In this edition:
One of the challenges that I often come across with traditional publishers is that everyone is pricing their sites the same way. It doesn't matter what the focus is, what the content is about, or what the audience is actually doing, everyone uses the same pricing strategy.
This often creates a big problem. By locking yourself into a single pricing model, you lose all the flexibility that you would need to stand out, to grow and, more importantly, to upsell people.
So in this 36-page Plus Report, we are going use Eurosport as a case study for how they could change their current very basic model into something that has much flexibility and potential.
Worth repeating: The Media Trends to Care about in 2018-2023 ... my report of the most important things publishers should focus on in 2018.
Now that Facebook has finally admitted that publishers aren't that important to them, we (the media) have also come to the realization that chasing reach on other people's platforms is not really the future. But this, of course, opens up a much bigger question, which is: What the heck do we do then?
The answer, of course, is that we 'own' our distribution, which is much easier said than done.
I will go into this in much greater detail in an upcoming Plus report, but let me just quickly share a few points.
Distribution has two critical elements.
One element is 'how do we distribute something?' Do we ask people to come to us? (Homepage / apps) ... or do we come to people? (Newsletters, etc.) ... Or do we create a hybrid where we come to people, but within our owned controlled space? (Notifications, etc.) ... or could we create an entirely new distribution space that is designed for what we need?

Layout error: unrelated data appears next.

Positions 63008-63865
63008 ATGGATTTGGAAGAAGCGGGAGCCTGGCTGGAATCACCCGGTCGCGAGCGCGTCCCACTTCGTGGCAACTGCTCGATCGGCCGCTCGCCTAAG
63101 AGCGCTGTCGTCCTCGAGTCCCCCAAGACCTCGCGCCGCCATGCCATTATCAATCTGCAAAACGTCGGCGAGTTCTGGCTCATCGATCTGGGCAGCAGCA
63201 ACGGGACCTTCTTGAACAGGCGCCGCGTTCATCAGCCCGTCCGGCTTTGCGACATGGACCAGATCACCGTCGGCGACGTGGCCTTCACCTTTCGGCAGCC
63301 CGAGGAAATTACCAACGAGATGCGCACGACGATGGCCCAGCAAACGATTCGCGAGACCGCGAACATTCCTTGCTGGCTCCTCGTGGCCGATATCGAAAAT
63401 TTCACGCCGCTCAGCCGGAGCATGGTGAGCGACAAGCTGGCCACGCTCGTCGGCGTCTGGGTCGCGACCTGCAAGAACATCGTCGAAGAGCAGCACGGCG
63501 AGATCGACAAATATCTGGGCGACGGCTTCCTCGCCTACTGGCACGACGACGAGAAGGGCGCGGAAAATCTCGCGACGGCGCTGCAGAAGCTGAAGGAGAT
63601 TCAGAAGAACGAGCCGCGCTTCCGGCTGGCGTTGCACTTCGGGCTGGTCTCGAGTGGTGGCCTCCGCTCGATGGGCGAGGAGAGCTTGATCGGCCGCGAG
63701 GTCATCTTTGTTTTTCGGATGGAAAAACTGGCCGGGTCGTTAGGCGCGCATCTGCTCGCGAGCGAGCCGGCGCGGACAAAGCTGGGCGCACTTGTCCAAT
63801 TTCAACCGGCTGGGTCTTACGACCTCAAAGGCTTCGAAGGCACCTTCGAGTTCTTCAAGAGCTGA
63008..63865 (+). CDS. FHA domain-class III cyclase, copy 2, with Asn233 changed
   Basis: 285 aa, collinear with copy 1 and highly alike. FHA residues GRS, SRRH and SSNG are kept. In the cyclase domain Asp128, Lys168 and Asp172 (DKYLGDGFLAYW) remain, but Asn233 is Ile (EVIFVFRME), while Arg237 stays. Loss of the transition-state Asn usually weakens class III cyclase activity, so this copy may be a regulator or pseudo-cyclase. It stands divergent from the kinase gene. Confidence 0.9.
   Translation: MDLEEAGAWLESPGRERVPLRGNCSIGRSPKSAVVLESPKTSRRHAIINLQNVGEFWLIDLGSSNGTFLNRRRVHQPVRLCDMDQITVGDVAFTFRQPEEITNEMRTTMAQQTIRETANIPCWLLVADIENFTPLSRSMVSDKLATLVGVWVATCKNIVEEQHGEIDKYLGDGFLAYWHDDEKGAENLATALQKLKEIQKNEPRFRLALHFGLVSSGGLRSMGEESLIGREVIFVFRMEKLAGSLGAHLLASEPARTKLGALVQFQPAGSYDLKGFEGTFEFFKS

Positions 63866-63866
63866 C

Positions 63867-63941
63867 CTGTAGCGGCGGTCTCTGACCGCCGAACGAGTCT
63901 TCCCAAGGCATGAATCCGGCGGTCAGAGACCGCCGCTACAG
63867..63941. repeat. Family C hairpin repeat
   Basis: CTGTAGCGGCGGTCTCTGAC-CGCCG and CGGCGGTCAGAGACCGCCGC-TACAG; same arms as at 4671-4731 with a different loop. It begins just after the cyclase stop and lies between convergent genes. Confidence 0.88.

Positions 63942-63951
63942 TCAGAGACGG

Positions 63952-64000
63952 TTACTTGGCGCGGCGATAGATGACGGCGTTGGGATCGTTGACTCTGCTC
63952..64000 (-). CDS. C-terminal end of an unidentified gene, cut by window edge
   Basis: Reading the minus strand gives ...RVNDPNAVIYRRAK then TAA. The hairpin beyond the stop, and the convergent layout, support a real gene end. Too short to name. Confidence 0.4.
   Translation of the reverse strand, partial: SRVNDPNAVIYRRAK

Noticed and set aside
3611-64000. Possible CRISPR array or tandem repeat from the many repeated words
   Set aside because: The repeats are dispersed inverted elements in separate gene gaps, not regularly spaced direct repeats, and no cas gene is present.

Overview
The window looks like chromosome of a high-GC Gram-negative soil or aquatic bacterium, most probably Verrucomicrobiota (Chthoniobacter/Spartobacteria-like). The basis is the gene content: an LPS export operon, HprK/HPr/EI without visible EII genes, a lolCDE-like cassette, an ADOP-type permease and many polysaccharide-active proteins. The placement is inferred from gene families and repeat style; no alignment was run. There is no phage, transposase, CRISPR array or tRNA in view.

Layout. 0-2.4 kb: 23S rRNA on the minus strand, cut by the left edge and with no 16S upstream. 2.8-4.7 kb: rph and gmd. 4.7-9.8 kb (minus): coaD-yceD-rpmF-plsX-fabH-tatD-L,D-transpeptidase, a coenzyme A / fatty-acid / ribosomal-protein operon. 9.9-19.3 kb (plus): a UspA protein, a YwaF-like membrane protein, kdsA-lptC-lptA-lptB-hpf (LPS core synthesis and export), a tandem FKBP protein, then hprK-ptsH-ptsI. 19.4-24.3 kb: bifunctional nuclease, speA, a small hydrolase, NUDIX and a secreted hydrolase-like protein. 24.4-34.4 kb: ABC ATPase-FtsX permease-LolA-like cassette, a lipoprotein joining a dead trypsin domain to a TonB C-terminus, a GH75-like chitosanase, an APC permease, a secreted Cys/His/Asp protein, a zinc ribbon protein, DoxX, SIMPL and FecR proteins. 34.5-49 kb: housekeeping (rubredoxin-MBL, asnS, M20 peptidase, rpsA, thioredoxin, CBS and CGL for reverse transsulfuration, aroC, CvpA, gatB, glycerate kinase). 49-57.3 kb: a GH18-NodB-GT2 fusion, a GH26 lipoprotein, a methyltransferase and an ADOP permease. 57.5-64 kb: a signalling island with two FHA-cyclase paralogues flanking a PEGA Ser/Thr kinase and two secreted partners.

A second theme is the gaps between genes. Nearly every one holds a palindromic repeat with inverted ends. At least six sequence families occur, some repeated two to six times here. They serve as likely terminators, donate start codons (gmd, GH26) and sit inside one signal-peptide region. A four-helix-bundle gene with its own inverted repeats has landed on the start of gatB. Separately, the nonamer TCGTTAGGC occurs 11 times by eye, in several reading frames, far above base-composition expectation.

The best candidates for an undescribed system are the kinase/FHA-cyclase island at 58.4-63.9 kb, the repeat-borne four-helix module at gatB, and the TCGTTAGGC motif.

These are all really critical questions that all ties into this first element of 'how do we do this?'
The second element is what kind of impact a chosen distribution form has on our editorial focus, format and approach. You can't just take the same content and distribute it in all these different ways, because they are not linked to the same type of consumption, intent, moment or feel.
Even within single distribution forms, we have a massive difference in focus.
For instance, an email newsletter is read very differently in the morning, when people are just glancing through their inbox over breakfast, compared to later in the day when they pick out your newsletter to read.
Those are two completely different moments, and we can't just cramp the same content into them and hope to succeed. That's never going to work.
So, fixing this 'crisis' that publishers now face is going to be 20% about how to do it, and 80% about changing our editorial focus.
On top of all this, we also have the problem with the 'trend of convenience'. I have talked about this many times before. The trend of convenience dictates that if there is a more convenient way to do something, people will choose that ... even if it isn't as good.
The problem for publishers is that we also often make it more inconvenient to use. For instance, asking people to come to us (visit the home page) is massively inconvenient, unless you can turn that into a habit that people do every day.
And, your ability to do that depends entirely on how valuable you are on a daily basis. I, for instance, can't do this on Baekdal.com because I only post once or twice per week. So I'm never going to convince people to come to me as a habit.
So, fixing the distribution problem is going to require a massive rethinking of the editorial approach. The old days of the newsroom just doing their own thing while the business side figured out where to put it is long gone.
In the future, we have to design for the moments we want to be in.
A look at the trend of brand+publisher, and the future for epaper
Asking an AI to do media analyst, and what does it mean when social becomes content focused?
It's tempting to just take a picture of your desk, but be mindful of what it might reveal
A guide to AI for publishers, the end of a million views, and what read metric is best?
Depression is impacting all level of news, from the journalists, the audience, to the businesses.
Founder, media analyst, author, and publisher. Follow on Twitter
"Thomas Baekdal is one of Scandinavia's most sought-after experts in the digitization of media companies. He has made himself known for his analysis of how digitization has changed the way we consume media."
Swedish business magazine, Resumé